Hometown aquifer, hometown beer!

Some things just go naturally together. Peanut butter and jelly. Christmas and presents. Geologists and beer. Which is why I got so excited when I went shopping for Christmas dinner fixings at the supermarket near my parents’ house and found that a local brewery had released an aquifer-themed beer!

The Memphis Sands aquifer is part of a larger aquifer system that stretches from the Tennessee/Kentucky border all the way to Gulf of Mexico. It contains layers of sand that transmit water and finer-grained sediments that slow its flow, all laid down by versions of the Mississippi River as the ice ages came and went. I was raised on this aquifer’s abundant and tasty contents. So let’s get down to some serious science. How accurate is the can art? And most importantly, how delicious is the beer?

Descriptive text: 7/10

“From deep within the Earth’s crust, the finest drinking water on the planet springs forth to Memphis. This unique aquifer supplies WISEACRE with the most necessary of ingredients for the production of crisp, light-colored lager. The rains that fell to earth 3000 years ago are filtered very slowly through hundreds of feet of fine grain sand, culminating in a huge underground lake filled with 57 trillion gallons of virtually mineral-free water. From this prestigious water reserve, we supply Memphis with Sands, our one-of-a-kind Lager. Beauteous in its simplicity, it is very low in bitterness and full of delicious flavors of bread and crackery malt.”

First and foremost, the description of an aquifer as ” a huge underground lake” is enough to drive hydrologists to grab another beer to drown their sorrows. It messes up people’s mental image of aquifers and leads them to ask me how the fish survive down there. In contrast the “57 trillion gallons” figure for aquifer volume beneath Shelby County is widely accepted, and the 3,000 year age of the water is reasonable. It’s calculated using the slope of units in the aquifer, information we know about the size of grains of sand in the aquifer, and the distance between recharge areas and Memphis wells. (source) This text got 2/3 scientific concepts correct, so I’ll round up and give it a 7/10. Generosity is part of the holiday spirit.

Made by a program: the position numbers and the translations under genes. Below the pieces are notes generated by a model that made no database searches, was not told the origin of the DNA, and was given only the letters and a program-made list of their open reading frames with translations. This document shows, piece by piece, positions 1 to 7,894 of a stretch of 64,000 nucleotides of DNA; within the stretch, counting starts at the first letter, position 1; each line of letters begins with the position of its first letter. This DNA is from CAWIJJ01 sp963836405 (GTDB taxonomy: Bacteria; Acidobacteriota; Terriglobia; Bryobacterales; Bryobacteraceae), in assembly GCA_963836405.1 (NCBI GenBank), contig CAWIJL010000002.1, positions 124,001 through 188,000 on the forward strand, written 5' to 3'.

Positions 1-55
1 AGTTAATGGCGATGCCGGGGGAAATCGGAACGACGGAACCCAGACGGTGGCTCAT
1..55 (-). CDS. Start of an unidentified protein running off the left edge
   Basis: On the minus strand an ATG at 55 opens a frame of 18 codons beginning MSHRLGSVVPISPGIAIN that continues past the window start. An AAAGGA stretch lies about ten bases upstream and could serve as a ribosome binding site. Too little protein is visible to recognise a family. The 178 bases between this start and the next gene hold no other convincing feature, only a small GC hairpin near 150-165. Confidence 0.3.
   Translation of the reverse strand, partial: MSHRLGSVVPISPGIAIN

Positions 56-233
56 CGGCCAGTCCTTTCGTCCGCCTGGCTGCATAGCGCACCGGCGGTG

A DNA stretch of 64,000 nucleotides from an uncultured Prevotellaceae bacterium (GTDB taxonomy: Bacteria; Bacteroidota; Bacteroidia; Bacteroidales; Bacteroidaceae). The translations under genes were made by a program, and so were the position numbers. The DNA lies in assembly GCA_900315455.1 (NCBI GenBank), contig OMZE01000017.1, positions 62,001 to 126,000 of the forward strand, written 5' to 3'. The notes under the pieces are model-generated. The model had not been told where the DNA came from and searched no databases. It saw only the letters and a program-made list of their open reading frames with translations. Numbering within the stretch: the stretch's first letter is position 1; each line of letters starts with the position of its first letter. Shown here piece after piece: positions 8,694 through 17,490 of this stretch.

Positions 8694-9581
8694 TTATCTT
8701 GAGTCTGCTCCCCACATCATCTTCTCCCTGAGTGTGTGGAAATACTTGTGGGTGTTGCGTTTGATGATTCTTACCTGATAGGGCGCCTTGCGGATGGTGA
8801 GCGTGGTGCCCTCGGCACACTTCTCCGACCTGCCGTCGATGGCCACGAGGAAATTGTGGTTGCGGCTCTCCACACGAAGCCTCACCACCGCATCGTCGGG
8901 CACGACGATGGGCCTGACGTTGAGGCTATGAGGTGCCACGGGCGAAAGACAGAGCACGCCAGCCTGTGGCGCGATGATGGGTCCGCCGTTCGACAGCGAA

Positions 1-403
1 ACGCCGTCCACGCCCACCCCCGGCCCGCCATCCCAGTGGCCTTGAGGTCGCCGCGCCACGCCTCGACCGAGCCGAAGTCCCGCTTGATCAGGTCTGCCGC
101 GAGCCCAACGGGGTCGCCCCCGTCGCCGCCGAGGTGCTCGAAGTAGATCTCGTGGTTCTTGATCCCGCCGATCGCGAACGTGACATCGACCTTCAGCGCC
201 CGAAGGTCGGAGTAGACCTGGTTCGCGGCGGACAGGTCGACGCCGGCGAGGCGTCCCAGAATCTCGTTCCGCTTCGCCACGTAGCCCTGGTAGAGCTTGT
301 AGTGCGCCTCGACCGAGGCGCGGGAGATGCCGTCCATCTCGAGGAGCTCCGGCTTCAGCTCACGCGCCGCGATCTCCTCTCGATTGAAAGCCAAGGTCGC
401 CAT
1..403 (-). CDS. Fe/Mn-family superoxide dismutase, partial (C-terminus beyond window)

Can Art: 6/10

The artist had fun with this one – the gold “fossil” background and the blue contrast nicely. However, they made the baffling design choice to assign the blue color with watery bubbles to the aquitards (geologic layers that don’t transmit water) instead of the aquifers! This makes no sense! Why not assign the watery blue color to the units that actually transmit water? I could be a Scrooge and critique the fossil background because we don’t really find dinosaur skulls around here, but find the print too cute to complain about it. It gives the can a kind of easily recognized “hey, science!” vibe which appeals to me.

The artist also shrunk down the scale to fit with their placement of the info blurb, rendering it inaccurate. 3,000 feet below the ground surface should really correspond to the bottom of the units layered “Other Cretaceous Units”. An easy fix to make the scale bar fit above the blurb and stay accurate would be to just have it cover less ground – stop at 1,500 feet or so. At least the artist got the names of the units correct. I think the artist based the design on a widely republished diagram from the local chamber of commerce, exhibited below. It also assigns a blue color to the aquitards and a sandy tan color to the sands that make up the aquifers, which may have been what threw the artist for a loop with the color scheme.